Very interesting article. Here's an excerpt...
"A beer recipe for "cock ale" from the 1500's called for a rooster that had been mashed in a mortar "until his bones are broken." That was not terribly unusual in those days, when beer was viewed as liquid food.
In the era of Justin Bieber, however, it's rare to see people chugging beer made with animal flesh. Unless you live in the Bay Area, where brewers are tapping into an obscure historic beer style known as oyster stout. Yes, it's actually made with oysters."
San Francisco breweries Magnolia Brew Pub and 21st Amendment Brewery have been making versions for years. But a newcomer, HenHouse Brewing Co. of Petaluma, which launched in February 2011, has chosen oyster stout as one of three beers it's bottling.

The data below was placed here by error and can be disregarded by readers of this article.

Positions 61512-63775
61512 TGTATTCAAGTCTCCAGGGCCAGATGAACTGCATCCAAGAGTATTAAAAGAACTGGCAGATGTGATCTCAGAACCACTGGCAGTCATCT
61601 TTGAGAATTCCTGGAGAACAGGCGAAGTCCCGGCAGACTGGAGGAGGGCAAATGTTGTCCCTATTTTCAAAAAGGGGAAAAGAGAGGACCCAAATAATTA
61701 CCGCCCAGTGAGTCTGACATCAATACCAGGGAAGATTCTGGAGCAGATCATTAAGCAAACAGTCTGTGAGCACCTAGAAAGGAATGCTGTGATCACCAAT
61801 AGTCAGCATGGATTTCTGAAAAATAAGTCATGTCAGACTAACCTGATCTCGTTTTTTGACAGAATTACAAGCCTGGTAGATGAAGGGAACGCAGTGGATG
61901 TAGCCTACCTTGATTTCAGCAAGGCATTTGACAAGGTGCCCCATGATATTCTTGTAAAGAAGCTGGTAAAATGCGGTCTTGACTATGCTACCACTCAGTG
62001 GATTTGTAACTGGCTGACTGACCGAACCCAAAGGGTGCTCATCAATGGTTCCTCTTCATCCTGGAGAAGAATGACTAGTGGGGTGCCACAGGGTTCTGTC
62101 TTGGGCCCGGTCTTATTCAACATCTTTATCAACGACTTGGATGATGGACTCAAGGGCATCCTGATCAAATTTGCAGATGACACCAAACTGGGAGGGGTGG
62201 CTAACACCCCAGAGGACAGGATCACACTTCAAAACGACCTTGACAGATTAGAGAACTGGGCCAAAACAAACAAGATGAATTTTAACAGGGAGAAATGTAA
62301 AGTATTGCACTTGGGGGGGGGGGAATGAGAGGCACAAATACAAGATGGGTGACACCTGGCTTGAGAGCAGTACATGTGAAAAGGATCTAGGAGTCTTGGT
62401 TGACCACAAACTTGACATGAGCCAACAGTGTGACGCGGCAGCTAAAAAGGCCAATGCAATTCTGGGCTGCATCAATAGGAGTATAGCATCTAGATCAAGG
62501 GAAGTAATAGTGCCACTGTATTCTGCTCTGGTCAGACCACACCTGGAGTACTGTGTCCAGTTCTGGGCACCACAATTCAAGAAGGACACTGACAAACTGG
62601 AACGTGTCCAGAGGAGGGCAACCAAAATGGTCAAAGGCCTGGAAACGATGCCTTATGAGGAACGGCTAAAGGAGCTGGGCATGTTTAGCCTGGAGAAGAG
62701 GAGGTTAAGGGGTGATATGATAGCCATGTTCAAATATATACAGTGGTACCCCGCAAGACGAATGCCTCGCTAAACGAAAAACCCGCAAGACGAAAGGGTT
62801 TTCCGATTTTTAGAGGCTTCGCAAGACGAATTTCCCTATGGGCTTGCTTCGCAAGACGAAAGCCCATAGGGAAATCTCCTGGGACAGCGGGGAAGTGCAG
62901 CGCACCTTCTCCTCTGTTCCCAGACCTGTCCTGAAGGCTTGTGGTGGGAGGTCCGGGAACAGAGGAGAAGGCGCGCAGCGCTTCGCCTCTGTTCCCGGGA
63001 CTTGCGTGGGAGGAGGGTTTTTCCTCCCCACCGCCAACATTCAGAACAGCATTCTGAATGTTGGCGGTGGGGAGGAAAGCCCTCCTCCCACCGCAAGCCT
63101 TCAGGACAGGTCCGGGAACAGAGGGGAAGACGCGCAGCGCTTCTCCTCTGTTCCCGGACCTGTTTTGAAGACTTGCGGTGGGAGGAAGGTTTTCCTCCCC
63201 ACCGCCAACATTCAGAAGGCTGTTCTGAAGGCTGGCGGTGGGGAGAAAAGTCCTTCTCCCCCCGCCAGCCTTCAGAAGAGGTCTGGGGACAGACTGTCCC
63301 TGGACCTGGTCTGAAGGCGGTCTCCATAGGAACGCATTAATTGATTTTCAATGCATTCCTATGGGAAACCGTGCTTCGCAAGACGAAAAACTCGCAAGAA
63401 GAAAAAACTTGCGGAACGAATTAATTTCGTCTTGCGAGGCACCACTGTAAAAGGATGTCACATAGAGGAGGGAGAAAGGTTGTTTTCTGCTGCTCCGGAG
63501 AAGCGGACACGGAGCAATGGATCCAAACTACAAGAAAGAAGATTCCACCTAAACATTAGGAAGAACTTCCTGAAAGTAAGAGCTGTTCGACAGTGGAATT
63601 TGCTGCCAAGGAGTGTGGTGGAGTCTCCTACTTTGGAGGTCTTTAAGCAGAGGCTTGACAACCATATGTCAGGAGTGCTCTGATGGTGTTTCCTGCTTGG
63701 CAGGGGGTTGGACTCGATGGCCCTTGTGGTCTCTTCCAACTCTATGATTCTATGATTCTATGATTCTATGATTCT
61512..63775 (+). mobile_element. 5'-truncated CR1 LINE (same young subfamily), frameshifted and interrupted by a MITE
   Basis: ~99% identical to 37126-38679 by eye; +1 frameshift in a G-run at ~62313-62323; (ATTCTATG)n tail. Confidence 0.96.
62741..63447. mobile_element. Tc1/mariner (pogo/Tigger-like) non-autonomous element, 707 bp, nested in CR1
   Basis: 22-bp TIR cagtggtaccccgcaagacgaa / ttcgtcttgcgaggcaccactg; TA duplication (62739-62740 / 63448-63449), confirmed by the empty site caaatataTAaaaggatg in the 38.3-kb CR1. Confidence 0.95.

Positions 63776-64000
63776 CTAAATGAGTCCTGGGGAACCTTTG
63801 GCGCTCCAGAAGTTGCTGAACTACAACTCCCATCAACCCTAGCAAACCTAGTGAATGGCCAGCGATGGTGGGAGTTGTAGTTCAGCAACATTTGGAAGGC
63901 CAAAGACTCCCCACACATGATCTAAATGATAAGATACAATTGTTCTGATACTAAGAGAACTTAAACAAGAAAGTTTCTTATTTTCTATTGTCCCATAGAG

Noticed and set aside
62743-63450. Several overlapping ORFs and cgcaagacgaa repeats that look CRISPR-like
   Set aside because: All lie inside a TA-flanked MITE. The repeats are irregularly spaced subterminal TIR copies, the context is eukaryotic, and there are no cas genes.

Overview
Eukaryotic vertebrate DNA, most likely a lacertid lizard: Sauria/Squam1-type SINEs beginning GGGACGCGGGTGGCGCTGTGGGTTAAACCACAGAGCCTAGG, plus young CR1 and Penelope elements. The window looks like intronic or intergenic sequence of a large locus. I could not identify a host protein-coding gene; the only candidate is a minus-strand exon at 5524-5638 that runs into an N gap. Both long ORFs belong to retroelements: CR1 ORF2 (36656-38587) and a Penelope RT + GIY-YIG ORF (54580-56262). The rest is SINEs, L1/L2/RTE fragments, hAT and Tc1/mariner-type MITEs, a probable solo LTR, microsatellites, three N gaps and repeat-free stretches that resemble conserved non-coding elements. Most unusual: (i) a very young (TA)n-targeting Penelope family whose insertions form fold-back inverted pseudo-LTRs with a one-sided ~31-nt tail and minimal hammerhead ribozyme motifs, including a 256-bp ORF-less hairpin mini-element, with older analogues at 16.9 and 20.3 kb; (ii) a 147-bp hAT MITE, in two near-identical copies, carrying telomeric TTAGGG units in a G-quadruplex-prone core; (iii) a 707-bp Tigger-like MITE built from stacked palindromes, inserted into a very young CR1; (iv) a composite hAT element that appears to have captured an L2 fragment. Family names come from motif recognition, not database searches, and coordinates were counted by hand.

It's brewed with oysters from Hog Island Oyster Co. and sea salt. Inky black, pleasantly bitter and roasty, it has a crisp, almost briny, character and dry finish. And no, it doesn't taste fishy. "We're trying to do beers that are food friendly," says Collin McDonnell, who along with brewers Scott Goyne and Shane Goepel, make up HenHouse.
Salt Helps: Salt is a classic flavor enhancer, says McDonnell, whose day job is as brewer at Drake's Brewing in San Leandro, "and the minerality on the tail is great for cleansing the palate." Evidently they're doing something right: HenHouse's oyster stout is one of only seven beers offered at the French Laundry.
Source: San Francisco Chronicle